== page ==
Of course, the potential for competition between Moscow and Ankara remains. A fundamental objective underlying Russia’s policies in Eurasia is to keep "outsiders" like Turkey and Iran from interfering in its sphere of influence, while Ankara’s primary objectives in Eurasia are consolidating the independence of former Soviet states and promoting “strategic pluralism” across the region. Thus Ankara is wary about the operation of Russian military bases in Georgia and Armenia. Turkey would also like to see the CIS peacekeeping forces in the South Caucasus conflict zones (primarily in Abkhazia) replaced by international forces. For its part, Russia is obviously displeased with Turkish military and security officials’ cooperation with their counterparts in Georgia and Azerbaijan. In January 2002, Azerbaijan, Georgia, and Turkey concluded an agreement on regional security. Given Georgia’s strategic location and the steady deterioration of relations between the Putin and Shevardnadze governments, Turkey’s lively contacts with Tbilisi cause concern in Moscow. As Zeyno Baran, director of the Caucasus Project at the Center for Strategic and International Studies, recently pointed out, “in the past, Georgia had asked the Russians for help against the Ottomans, but today Georgia receives military, economic, and political assistance from Turkey.” In 2000 Turkey even surpassed Russia as Georgia’s largest trading partner. Georgia’s military contacts with Turkey make Moscow especially unhappy. A particular irritant is Turkey’s assistance in modernizing the Marneuli airbase near Tbilisi.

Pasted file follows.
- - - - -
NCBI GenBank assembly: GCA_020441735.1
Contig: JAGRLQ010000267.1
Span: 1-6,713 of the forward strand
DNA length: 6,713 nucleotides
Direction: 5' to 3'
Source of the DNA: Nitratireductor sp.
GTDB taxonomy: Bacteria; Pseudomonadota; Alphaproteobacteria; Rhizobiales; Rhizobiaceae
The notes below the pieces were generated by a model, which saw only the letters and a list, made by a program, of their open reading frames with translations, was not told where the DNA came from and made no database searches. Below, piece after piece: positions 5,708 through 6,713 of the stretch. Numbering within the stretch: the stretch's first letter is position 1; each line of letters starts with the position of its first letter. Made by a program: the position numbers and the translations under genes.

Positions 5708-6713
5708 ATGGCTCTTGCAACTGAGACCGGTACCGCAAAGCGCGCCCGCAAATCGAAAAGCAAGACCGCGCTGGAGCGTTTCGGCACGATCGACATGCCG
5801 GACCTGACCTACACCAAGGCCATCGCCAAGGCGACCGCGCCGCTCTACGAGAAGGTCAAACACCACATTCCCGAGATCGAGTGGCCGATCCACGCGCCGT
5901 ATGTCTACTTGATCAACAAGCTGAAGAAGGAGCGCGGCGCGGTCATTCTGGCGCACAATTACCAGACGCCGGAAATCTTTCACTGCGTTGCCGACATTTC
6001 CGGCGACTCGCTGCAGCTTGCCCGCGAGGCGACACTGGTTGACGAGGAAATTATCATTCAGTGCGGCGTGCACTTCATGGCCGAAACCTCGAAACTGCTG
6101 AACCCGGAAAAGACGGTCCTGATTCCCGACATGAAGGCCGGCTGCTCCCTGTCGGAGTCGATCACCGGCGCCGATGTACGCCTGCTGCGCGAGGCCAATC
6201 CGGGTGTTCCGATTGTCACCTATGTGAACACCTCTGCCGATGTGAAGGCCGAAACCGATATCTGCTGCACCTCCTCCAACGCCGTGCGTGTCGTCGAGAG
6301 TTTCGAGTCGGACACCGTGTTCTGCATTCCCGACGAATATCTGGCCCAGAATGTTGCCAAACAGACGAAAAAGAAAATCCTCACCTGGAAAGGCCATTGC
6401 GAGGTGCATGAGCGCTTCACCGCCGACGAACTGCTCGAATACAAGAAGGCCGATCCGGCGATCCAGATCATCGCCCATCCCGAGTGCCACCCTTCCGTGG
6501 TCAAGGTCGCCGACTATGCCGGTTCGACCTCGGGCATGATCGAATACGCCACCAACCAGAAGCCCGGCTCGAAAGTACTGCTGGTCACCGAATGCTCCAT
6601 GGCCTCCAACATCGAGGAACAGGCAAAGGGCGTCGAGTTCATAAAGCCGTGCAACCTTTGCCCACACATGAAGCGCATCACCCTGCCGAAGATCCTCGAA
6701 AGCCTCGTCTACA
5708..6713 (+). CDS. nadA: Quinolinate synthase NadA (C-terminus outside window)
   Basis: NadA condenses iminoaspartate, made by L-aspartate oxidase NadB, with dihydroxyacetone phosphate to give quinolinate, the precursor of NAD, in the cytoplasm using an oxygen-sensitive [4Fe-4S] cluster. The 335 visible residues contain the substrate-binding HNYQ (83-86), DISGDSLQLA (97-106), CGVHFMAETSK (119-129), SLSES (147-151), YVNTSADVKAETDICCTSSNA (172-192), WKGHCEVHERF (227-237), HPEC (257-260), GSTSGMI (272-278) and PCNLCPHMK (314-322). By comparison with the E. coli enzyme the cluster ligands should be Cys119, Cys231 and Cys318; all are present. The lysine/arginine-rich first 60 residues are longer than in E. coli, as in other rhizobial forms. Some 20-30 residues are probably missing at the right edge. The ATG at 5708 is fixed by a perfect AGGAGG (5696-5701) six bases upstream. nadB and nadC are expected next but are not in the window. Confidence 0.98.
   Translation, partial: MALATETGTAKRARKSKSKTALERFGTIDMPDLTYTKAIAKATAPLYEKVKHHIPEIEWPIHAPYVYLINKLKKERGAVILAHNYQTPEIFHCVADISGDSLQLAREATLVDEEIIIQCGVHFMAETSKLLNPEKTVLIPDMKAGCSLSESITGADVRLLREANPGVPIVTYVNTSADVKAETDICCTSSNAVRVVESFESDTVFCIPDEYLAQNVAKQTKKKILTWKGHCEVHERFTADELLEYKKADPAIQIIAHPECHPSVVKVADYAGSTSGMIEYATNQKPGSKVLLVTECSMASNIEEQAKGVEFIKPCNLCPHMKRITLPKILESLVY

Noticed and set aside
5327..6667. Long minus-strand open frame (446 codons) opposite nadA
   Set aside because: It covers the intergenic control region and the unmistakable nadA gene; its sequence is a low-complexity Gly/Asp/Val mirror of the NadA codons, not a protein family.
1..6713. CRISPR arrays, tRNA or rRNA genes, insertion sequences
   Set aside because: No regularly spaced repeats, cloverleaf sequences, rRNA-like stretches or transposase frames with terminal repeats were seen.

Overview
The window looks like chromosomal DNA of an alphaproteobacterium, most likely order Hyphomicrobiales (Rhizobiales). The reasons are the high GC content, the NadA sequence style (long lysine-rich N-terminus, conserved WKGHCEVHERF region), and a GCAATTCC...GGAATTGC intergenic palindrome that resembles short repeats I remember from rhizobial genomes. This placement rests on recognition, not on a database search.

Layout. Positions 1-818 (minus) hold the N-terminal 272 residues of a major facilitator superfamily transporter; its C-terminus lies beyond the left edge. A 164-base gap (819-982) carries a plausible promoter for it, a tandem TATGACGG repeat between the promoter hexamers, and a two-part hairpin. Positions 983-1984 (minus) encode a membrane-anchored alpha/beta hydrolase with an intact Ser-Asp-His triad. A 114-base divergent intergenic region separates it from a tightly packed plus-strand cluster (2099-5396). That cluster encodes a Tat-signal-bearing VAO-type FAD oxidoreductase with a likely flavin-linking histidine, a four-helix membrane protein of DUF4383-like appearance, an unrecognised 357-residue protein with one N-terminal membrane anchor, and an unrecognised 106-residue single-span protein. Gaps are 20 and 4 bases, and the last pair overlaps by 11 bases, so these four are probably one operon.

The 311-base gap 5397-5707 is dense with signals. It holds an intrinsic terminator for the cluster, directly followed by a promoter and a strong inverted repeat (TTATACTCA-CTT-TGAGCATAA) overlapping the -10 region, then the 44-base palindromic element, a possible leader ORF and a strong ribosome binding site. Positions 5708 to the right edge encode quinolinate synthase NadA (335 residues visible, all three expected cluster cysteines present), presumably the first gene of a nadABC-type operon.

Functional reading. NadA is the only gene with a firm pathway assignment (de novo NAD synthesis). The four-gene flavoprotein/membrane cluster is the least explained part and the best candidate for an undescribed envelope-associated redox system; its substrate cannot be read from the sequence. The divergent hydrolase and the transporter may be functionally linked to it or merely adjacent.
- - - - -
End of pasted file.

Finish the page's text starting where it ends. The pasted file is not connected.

This seemingly confrontational trend, however, is counterbalanced by continuing Russo-Turkish cooperation. Turkey was the first NATO member to start purchasing Russian arms in the 1990s: helicopters and armored personnel carriers for use against the PKK. Military ties continue to develop as evidenced by the visit to Ankara of Russia’s Chief of General Staff Anatolii Kvashnin in January 2002. Also, in November 2001 the Turkish and Russian foreign ministers signed a memorandum promising to coordinate their policies in Central Asia and the Caucasus. Thus, despite Russia’s and Turkey’s longer-term competing agendas, Moscow is now more open to cooperation with Turkey in the Caucasus, and Turkey is becoming more adept at framing its involvement in the region in a way that does not offend other countries’ sensibilities.